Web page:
A Parable of Automation

Forces of Production: A Social History of Industrial Automation by David F. Noble

Computerized Manufacturing Automation: Employment, Education, and the Workplace US Congress, Office of Technology Assessment

Human Resource Implications of Robotics by H. Allan Hunt and Timothy L. Hunt

Rilke in Life and Death

Rilke: A Life by Wolfgang Leppmann, translated in collaboration with the author by Russell M. Stockman

The Sacred Threshold: A Life of Rainer Maria Rilke by J.F. Hendry

Letters to a Young Poet by Rainer Maria Rilke, translated by Stephen Mitchell

Visions of the Grand Prize

Paris–Rome–Athens: Travels in Greece by French Architects in the Nineteenth and Twentieth Centuries

The Grand Prix de Rome: Paintings from the Ecole des Beaux-Arts 1797–1863 by Philippe Grunchec

Le Grand Prix de Peinture: Les concours des Prix de Rome de 1797 à 1863 the US by the National Academy of Design) by Philippe Grunchec

Losing the Economic Race

Can America Compete? by Robert Z. Lawrence

The DRI Report on US Manufacturing Industries by Otto Eckstein and Christopher Caton and Roger Brinner and Peter Duprey

The Darkest Deception

The Chronicle of the Lodz Ghetto, 1941–1944 edited by Lucjan Dobroszycki, translated by Richard Lourie and Joachim Neugroschel. others

Our Mission in China

The Making of a Special Relationship: The United States and China to 1914 by Michael H. Hunt

The Missionary Mind and American East Asia Policy, 1911–1915 by James Reed

The Gospel of Gentility: American Women Missionaries in Turn-of-the-Century China by Jane Hunter


Gabriele Annan is a book and film critic living in London. (March 2006)

Bernard Avishai teaches political economy at Dartmouth College and business at the Hebrew University of Jerusalem, and is the author of The Tragedy of Zionism, among other books. He was made a Guggenheim fellow in 1987.

Jerome Bruner is University Professor at New York University. His newest book, Making Stories, appeared in the spring. (September 2003)

Robert Craft is a conductor and writer. Craft’s close working friendship with Igor Stravinsky is the subject of his memoir, An Improbable Life. In 2002 he was awarded the International Prix du Disque at the Cannes Music Festival.

D.J. Enright (1920–2002) was a British poet, novelist and critic. He held teaching positions in Egypt, Japan, Thailand, Singapore and the United Kingdom. In 1981 Enright was awarded the Queen’s Gold Medal for Poetry.

James Fallows is National Correspondent for The Atlantic.His books include Free Flight: Inventing the Future of Travel, Blind into Baghdad: America’s War in Iraq, and China Airborne.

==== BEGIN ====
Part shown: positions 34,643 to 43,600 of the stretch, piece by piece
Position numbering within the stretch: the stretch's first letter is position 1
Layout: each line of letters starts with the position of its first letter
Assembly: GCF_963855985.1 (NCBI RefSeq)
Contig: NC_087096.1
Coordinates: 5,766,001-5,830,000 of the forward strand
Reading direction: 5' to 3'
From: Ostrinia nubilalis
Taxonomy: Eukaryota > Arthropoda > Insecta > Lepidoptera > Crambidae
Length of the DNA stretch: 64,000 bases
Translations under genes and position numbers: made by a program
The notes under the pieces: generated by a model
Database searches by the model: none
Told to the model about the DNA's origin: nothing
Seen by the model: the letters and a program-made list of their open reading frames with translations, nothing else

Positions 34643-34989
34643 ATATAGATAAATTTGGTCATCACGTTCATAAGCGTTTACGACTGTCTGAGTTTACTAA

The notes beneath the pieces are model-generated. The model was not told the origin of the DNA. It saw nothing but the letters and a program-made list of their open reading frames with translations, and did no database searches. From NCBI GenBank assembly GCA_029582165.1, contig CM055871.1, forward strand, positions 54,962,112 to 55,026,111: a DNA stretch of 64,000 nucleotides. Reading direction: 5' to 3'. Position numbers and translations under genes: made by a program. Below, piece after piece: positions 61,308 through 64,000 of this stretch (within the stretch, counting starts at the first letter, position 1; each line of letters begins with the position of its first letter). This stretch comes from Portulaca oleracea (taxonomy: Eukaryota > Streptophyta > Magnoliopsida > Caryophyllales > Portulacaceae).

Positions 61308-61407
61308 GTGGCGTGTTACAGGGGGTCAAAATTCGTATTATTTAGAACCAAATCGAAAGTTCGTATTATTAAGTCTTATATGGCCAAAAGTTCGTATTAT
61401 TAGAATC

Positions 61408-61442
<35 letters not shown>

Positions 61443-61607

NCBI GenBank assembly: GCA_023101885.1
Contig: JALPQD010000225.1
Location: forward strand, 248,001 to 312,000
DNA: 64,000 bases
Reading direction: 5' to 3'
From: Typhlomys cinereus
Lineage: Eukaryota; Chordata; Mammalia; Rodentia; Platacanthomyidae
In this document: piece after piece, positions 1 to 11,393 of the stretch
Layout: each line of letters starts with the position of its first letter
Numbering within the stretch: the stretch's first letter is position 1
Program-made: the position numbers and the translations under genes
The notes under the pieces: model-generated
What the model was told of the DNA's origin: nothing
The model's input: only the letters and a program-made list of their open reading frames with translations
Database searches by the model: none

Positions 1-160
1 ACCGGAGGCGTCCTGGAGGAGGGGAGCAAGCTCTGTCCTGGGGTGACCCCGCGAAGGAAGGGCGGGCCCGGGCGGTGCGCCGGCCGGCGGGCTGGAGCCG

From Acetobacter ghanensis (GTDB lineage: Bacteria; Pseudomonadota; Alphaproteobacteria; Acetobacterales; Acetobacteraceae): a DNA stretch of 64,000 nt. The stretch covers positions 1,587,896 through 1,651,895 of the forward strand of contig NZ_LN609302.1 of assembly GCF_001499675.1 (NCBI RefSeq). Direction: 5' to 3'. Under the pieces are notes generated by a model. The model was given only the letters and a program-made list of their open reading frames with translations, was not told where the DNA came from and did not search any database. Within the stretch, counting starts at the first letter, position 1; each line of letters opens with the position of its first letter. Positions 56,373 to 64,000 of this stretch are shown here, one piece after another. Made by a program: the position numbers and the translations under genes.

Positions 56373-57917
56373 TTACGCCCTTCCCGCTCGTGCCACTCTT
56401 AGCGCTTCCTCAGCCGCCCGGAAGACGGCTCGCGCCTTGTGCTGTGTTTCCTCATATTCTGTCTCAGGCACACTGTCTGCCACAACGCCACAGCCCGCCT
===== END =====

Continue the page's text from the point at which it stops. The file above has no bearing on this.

Stanley Hoffmann (1928-2015) was the Paul and Catherine Buttenwieser University Professor at Harvard. His most recent books are Chaos and Violence: What Globalization, Failed States, and Terrorism Mean for US Foreign Policy and Rousseau and Freedom, coedited with Christie McDonald.

Bernard Knox (1914–2010) was an English classicist. He was the first director of Harvard’s Center for Hellenic Studies in Washington, DC. Among his many books are The Heroic Temper, The Oldest Dead White European Males, and Backing into the Future: The Classical Tradition and Its Renewal. He is the editor of The Norton Book of Classical Literature and wrote the introductions and notes for Robert Fagles’s translations of the Iliad and the Odyssey.

Peter Nabokov is a Professor of World Arts and Cultures/Dance and American Indian Studies at UCLA. His most recent book is How the World Moves: The Odyssey of an American Indian Family.
 (July 2020)

William Shawcross is the author of several books on Cambodia. (December 1996)

Jonathan Spence is Professor of History Emeritus at Yale. Among his books are The Death of Woman Wang, Treason by the Book, The Question of Hu, and The Search for Modern China.

Lester Thurow is Professor of Economics and Management at MIT and the former Dean of the Sloan School of Management. He is the author of The Zero-Sum Society, Head to Head, and The Future of Capitalism. (February 1998)

H. R. Trevor-Roper (1914–2003) was a British historian and the author of The Last Days of Hitler. He taught at Oxford, where he was the Regius Professor Modern History.